Scientists at the IceCube Neutrino Observatory in Antarctica who have been searching for mysterious particles known as sterile neutrinos have come up empty.
The results, described in Physical Review Letters, leave some troubling gaps in our understanding of particle physics and may force some theorists to reimagine a model that explains longstanding mysteries from dark matter to the universe's missing antimatter.
"Everybody, including me and my collaborators, would have loved to see this thing," said Francis Halzen, IceCube's principal investigator and a theoretical physicist at the University of Wisconsin-Madison. But the data, he said, were pretty emphatic. "Unfortunately, I think we have closed the door on that."
Neutrinos are as tiny as they are plentiful. Even though they have almost no mass, they're the second most common particle in the universe after photons, which means that in cosmic bulk, they could really throw their weight around. But neutrinos hardly ever interact with matter, passing through everything from the Earth to the stars like ghosts. About 100 billion neutrinos from the sun pass through your fingertip every second.
There are three flavors of neutrino — electron, muon and tau — and each has a slightly different mass. Neutrinos can switch from one flavor to another at any time — a quantum mechanical phenomenon that implies that neutrinos have mass. That already makes them an uncomfortable fit in what's known as the standard model of particle physics, which assumes that neutrinos don't have mass. (It was designed before scientists realized that neutrinos were not massless, a discovery that earned last year's Nobel Prize in physics.)
But scientists have long wondered whether there is a fourth flavor of neutrino, a "sterile" neutrino that wouldn't interact with matter. Experiments at Los Alamos National Laboratory in the 1990s hinted at the existence of such a particle; follow-ups by other teams further whetted researchers' appetites.
If the sterile neutrino does exist, then it creates an even bigger snag in the tapestry of the standard model — one that could undo it entirely. The rules surrounding the tiny building blocks of the universe, as we understand them, may have to be rewritten. While that may sound like a problem for scientists, it's also an opportunity to build a new model that might describe many phenomena unexplained by the standard model, such as the existence of dark matter or the reason for the matter-antimatter asymmetry in the universe.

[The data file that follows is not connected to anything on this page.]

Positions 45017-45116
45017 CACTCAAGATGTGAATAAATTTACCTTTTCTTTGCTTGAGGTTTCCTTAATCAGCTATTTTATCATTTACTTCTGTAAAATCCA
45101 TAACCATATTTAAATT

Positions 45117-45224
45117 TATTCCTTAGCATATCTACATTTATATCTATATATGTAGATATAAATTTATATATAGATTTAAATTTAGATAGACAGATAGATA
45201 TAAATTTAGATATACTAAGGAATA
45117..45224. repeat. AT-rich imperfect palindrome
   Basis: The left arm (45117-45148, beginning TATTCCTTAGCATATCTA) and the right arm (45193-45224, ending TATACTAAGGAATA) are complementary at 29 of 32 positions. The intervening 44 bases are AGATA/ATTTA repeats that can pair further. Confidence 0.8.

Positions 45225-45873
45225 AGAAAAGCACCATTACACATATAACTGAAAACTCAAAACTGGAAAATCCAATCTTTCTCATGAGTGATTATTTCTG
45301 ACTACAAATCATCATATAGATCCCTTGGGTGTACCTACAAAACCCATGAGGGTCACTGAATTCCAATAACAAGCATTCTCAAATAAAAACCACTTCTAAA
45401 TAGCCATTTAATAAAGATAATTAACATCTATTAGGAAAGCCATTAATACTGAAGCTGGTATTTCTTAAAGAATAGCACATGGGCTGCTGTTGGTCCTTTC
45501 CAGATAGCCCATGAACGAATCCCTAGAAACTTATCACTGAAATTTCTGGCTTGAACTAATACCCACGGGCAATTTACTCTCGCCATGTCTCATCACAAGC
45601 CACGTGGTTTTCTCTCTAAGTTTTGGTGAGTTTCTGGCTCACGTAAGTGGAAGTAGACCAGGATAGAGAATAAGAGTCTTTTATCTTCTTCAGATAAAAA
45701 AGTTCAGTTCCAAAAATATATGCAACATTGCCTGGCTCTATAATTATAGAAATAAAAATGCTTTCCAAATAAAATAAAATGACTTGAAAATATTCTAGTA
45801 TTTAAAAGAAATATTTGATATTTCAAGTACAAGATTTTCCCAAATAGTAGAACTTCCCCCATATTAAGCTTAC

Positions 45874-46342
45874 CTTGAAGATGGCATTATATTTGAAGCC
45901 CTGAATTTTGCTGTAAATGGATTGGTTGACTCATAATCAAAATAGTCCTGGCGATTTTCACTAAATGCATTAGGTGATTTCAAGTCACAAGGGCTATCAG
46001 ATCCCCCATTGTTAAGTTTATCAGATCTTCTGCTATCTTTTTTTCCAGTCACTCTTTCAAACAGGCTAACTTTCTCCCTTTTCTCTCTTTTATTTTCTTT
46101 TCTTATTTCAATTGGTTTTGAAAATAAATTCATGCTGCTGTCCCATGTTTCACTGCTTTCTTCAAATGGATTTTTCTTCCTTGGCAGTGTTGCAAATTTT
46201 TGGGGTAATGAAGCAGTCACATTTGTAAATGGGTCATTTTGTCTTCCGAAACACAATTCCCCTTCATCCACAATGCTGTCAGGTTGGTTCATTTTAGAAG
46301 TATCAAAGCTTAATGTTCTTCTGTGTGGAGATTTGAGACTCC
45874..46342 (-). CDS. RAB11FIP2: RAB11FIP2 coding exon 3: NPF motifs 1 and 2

But neutrinos, even when they can be caught, are exceedingly difficult to measure. Any signal from an individual neutrino particle is so faint that researchers typically have to build their giant detectors underground to block out the "noise" caused by the deluge of particles bombarding Earth.
IceCube waits for neutrinos to hit a nucleus in the ice and send up a telltale flash of light, which is picked up by sensors embedded in the frozen water. But because sterile neutrinos theoretically wouldn't interact, IceCube scientists actually look for what's missing. If one of the other flavors switches to a sterile neutrino mid-flight, it will leave a distinct dip in the total number of measured neutrinos.
The scientists paid particular attention to the muon neutrinos; if a bunch of them seemed to go missing at a particular energy level, it would be a pretty clear sign that they'd flipped into the undetectable sterile neutrinos.
But after two separate analyses of about 100,000 neutrino events, the researchers found no such dip. All known neutrinos seemed to be present and accounted for. Sterile neutrinos, at least in the regime tested by IceCube, do not exist.
"Sterile neutrinos could have been our gateway to detecting that new physics," Halzen said. But now, "that door is closed."
The researchers haven't ruled out every theory that includes sterile neutrinos, however.
"They may live somewhere where we haven't looked, and we'll keep looking," Halzen added.
It's been a downbeat few days for particle physics: Monday's IceCube findings came on the heels of an announcement last week by scientists with CERN's Large Hadron Collider that a signal in the data long rumored to represent a new particle was a fluke.
MORE IN SCIENCE